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Any time I try to use atomicAdd with anything other than (*int, int) I get this error:

error: no instance of overloaded function "atomicAdd" matches the argument list

But I need to use a larger data type than int. Is there any workaround here?

Device Query:

/usr/local/cuda/samples/1_Utilities/deviceQuery/deviceQuery Starting...

 CUDA Device Query (Runtime API) version (CUDART static linking)

Detected 1 CUDA Capable device(s)

Device 0: "GeForce GTX 680"
  CUDA Driver Version / Runtime Version          5.0 / 5.0
  CUDA Capability Major/Minor version number:    3.0
  Total amount of global memory:                 4095 MBytes (4294246400 bytes)
  ( 8) Multiprocessors x (192) CUDA Cores/MP:    1536 CUDA Cores
  GPU Clock rate:                                1084 MHz (1.08 GHz)
  Memory Clock rate:                             3004 Mhz
  Memory Bus Width:                              256-bit
  L2 Cache Size:                                 524288 bytes
  Max Texture Dimension Size (x,y,z)             1D=(65536), 2D=(65536,65536), 3D=(4096,4096,4096)
  Max Layered Texture Size (dim) x layers        1D=(16384) x 2048, 2D=(16384,16384) x 2048
  Total amount of constant memory:               65536 bytes
  Total amount of shared memory per block:       49152 bytes
  Total number of registers available per block: 65536
  Warp size:                                     32
  Maximum number of threads per multiprocessor:  2048
  Maximum number of threads per block:           1024
  Maximum sizes of each dimension of a block:    1024 x 1024 x 64
  Maximum sizes of each dimension of a grid:     2147483647 x 65535 x 65535
  Maximum memory pitch:                          2147483647 bytes
  Texture alignment:                             512 bytes
  Concurrent copy and kernel execution:          Yes with 1 copy engine(s)
  Run time limit on kernels:                     Yes
  Integrated GPU sharing Host Memory:            No
  Support host page-locked memory mapping:       Yes
  Alignment requirement for Surfaces:            Yes
  Device has ECC support:                        Disabled
  Device supports Unified Addressing (UVA):      Yes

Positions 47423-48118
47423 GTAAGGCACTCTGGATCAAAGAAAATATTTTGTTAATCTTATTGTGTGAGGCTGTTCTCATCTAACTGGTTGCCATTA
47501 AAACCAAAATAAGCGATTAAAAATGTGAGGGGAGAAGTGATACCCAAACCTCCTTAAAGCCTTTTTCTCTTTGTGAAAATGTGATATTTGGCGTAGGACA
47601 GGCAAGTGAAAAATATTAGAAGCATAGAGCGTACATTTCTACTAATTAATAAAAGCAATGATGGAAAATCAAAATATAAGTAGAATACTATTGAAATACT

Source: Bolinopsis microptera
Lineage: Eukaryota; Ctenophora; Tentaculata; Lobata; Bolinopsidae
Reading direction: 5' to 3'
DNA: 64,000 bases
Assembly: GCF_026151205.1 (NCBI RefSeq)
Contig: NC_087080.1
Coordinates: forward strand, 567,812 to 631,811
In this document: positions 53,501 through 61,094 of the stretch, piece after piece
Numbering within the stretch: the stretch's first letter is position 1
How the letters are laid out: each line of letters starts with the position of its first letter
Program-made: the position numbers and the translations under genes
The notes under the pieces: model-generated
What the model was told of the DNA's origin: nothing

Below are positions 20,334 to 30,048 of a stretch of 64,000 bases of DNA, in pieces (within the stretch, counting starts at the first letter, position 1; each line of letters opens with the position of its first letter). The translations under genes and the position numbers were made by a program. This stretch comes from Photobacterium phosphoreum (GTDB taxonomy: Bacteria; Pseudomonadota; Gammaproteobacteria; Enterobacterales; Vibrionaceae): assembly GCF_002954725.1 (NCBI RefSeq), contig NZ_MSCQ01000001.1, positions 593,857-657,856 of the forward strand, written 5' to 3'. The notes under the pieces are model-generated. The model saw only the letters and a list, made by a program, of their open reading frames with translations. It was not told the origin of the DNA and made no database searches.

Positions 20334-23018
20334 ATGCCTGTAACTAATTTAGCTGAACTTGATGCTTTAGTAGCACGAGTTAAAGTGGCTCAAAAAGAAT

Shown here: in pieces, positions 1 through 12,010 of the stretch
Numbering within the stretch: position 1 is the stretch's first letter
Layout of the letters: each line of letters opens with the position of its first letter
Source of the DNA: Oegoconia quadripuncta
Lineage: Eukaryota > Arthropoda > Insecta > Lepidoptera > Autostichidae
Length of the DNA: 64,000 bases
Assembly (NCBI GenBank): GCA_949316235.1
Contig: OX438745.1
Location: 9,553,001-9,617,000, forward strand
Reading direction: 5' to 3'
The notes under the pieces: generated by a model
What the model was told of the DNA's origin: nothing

Device PCI Bus ID / PCI location ID:           1 / 0
  Compute Mode:
     < Default (multiple host threads can use ::cudaSetDevice() with device simultaneously) >

deviceQuery, CUDA Driver = CUDART, CUDA Driver Version = 5.0, CUDA Runtime Version = 5.0, NumDevs = 1, Device0 = GeForce GTX 680
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3  
Can you work with unsigned long long int or does it have to be long long int? If you can use the unsigned version, it should work. If you must use the signed 64 bit version, you can make a variant of the example given in the documentation for arbitrary atomic access using atomicCAS. If you need help with that, respond accordingly and I can give you an example. –  Robert Crovella Jun 25 '13 at 18:40
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1 Answer 1

My guess is wrong compile flags. You're looking for anything other than int, you should be using sm_12 or higher.

As stated by Robert Crovella the unsigned long long int variable is supported, but the long long int is not.

Used the code from: Beginner CUDA - Simple var increment not working

#include <iostream>

using namespace std;

__global__ void inc(unsigned long long int *foo) {
  atomicAdd(foo, 1);
}

int main() {
  unsigned long long int count = 0, *cuda_count;
  cudaMalloc((void**)&cuda_count, sizeof(unsigned long long int));
  cudaMemcpy(cuda_count, &count, sizeof(unsigned long long int), cudaMemcpyHostToDevice);
  cout << "count: " << count << '\n';
  inc <<< 100, 25 >>> (cuda_count);
  cudaMemcpy(&count, cuda_count, sizeof(unsigned long long int), cudaMemcpyDeviceToHost);
  cudaFree(cuda_count);
  cout << "count: " << count << '\n';
  return 0;
}

Compiled from Linux: nvcc -gencode arch=compute_12,code=sm_12 -o add add.cu

Result:

count: 0
count: 2500
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Why does unsigned long long int appear as an overload for atomicAdd() in the documentation but not unsigned long int? –  Adam27X Oct 8 '13 at 21:03
    
@Adam27X My guess is that on the NVidia architecture, the size of a long and the size of an int are the same, but the long long int is larger. –  Saviour Self Oct 10 '13 at 14:34
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